Tuesday, July 29, 2014

Sugar. Oh, Honey, Honey.

I'm really excited about this one. I apologize in advance for the length, but I REALLY think it's worth it. And I hope you agree.

In recent years, as I've grown more conscious about my eating habits, I've begun to consider myself lucky that I don't have a natural sweet tooth. Don't get me wrong, I enjoy the occasional doughnut, or lemon-crumble made by my best friend. But, overall, I much prefer savory / salty over sugary (we'll save salt for another day). 

So why do I consider myself lucky for my natural aversion to chocolate and other sweet delectable's? Well, because sugar is pure, white, evil. You're thinking, 'okay, Kerry is being dramatic". Seriously though. There is zero (ZERO!) nutritional value in sugar. It makes your skin break out, it makes you fat, and it leads to disease. Oh, and it's in EVERYTHING. So it's really hard to avoid.

Sugar comes in many forms, some of which are played to be the "healthier option" than others. People. No sugar is "healthy". Less processed? Yes. But none of it's healthy. Molasses, maple syrup, honey, raw "turbinado", white granulated, powdered, brown... not to mention those artificial sweeteners (which we'll get to). All are sugar. Here's the low-down on different types of sugar.
Fructose is fruit sugar. In its natural form - in the fruit - it is also accompanied by fiber, which keeps the sugar from over powering your system, as it slows down your digestion. This is why sugar we get in fruit is okay.

Glucose is the most abundant sugar found in foods. It's a source of fuel humans (and all other organisms) use. When we use complex carbohydrates, your body turns (whole foods) into the glucose that you need to live.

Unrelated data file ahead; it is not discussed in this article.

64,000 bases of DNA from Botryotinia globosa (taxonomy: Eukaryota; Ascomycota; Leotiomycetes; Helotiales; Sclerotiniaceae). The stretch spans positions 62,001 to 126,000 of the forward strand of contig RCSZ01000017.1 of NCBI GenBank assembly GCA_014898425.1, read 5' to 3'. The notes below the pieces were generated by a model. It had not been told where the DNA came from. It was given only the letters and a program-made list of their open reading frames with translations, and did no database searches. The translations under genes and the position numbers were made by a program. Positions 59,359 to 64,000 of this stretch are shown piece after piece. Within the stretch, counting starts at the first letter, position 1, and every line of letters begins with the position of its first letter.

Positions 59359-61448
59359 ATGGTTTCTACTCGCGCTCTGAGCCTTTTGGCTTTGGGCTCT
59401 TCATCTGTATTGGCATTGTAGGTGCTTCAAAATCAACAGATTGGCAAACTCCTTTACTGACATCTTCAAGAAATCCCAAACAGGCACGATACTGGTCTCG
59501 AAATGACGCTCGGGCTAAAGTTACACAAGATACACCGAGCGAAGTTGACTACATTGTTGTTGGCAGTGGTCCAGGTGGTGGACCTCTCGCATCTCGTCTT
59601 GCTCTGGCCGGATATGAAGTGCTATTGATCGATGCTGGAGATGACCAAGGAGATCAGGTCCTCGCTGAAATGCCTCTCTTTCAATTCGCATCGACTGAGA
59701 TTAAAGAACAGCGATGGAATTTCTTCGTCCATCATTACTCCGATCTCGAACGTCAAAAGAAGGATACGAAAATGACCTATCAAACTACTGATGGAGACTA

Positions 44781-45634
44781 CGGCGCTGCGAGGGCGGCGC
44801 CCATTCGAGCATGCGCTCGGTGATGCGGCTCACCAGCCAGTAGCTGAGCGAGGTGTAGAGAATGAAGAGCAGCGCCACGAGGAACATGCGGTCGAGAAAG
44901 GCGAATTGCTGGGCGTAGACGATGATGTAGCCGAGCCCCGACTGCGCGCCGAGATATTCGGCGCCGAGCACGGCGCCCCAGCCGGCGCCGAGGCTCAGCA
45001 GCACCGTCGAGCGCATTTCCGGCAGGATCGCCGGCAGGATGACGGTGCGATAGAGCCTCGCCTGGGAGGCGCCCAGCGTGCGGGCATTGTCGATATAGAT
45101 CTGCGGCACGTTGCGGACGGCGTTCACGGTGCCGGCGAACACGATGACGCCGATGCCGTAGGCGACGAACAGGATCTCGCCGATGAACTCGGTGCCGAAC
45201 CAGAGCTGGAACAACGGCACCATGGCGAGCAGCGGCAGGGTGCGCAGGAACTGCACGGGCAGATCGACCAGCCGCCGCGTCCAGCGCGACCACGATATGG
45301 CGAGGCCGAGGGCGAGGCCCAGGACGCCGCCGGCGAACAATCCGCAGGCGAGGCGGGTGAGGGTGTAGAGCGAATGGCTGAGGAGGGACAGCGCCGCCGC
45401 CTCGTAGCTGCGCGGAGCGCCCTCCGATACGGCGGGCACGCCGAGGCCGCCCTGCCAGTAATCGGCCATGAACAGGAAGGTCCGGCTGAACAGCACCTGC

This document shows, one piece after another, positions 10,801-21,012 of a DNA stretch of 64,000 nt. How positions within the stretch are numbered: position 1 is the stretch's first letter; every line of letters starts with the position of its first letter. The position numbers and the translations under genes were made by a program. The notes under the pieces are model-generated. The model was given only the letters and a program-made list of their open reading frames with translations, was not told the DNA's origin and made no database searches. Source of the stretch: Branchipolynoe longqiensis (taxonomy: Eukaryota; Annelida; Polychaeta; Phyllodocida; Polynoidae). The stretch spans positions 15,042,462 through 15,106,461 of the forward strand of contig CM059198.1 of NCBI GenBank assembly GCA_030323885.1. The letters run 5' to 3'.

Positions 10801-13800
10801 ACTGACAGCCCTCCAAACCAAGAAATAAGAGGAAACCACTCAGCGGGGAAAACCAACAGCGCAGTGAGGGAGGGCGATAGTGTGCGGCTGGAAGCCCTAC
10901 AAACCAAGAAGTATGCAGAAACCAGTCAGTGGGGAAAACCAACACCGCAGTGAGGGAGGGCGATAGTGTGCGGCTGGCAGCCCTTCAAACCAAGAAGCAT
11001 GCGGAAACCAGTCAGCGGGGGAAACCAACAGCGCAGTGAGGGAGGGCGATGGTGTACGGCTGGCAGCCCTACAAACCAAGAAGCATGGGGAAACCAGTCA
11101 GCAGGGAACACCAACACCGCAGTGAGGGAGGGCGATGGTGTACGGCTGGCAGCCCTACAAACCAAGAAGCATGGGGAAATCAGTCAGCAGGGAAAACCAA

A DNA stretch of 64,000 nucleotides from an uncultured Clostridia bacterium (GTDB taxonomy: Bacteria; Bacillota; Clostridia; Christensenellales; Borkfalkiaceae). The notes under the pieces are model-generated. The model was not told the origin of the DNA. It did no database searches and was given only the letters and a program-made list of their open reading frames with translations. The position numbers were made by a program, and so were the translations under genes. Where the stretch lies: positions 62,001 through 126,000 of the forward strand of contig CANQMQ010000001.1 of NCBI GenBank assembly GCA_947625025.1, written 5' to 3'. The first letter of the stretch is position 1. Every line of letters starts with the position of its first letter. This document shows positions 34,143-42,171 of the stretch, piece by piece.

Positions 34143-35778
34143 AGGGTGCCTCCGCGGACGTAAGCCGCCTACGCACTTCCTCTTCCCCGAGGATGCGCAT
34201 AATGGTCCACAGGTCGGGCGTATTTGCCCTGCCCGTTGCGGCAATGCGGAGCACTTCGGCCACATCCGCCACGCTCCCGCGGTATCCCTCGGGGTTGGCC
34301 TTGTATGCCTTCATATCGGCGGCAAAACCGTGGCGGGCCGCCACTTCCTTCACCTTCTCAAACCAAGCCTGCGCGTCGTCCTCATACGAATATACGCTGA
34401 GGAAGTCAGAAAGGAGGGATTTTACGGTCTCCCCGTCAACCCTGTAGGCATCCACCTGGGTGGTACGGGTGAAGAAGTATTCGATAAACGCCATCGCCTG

Sucrose is that fine, white sugar that we're most familiar with. All those other forms of sugar listed above - are sucrose. Sucrose is a combination of fructose and glucose. It's added calories, and when you ingest it, the sugars bypass the sensors that tell you that you are full. Hence, overeating / being hungry immediately after you eat sugar.

Now that you have some insight, here's why you should avoid it (except fruit, fruit is okay). 

Insulin resistance. Have you heard of it? Well, here's the 411 on this really scary condition. Insulin helps deliver glucose to your cells. As sugar enters your bloodstream from your food, your pancreas secretes insulin, which regulates your blood sugar by transporting the glucose. The more sugar you eat, the more your pancreas works. The harder your pancreas works, the more elevated your level of insulin gets over time, leading to insulin resistance. This means your cells are less responsive to the presence of insulin, and so goes the cycle. This is a precursor to diabetes (below) and heart disease. (source: The Body Book and Dr. Gundry's Diet Evolution)

Diabetes. The insanity of this disease, is that SO OFTEN it's avoidable. Not in all cases, but it can be. Type 1 Diabetes is when the body fails to produce enough insulin, and the cause is typically unknown. Type 2 Diabetes begins with insulin resistance. As Type 2 progresses, a lack of insulin production may occur. The primary cause is excessive body weight and not enough exercise. Diabetes can lead to blood vessel damage, an increased risk in cardiovascular disease, and diabetic foot-ulcers, resulting in amputation (source: wikipedia). 

As previously mentioned, it has no nutritional value. It serves no purpose (other than when in fruit, as mentioned above). Americans eat more sugar now than ever before. It's in soda, bread, even yogurt - which we see as healthy - is loaded with sugar (especially the FAT FREE crap). 

And, artificial sweeteners are even worse, because they're just that - artificial. They contain aspartame (which we've talked about before) and are just plain processed crap. So, please don't substitute with those, either!

The moral of this story? Just like all others, be more thoughtful and aware of what you put in  your body. Don't be afraid of fruit. Read labels. Be informed. Stay away from milk chocolate and white chocolate (the latter of which isn't even chocolate). Dark chocolate is better, especially with the higher percentage of cacao. I want you all to live a long time!!!!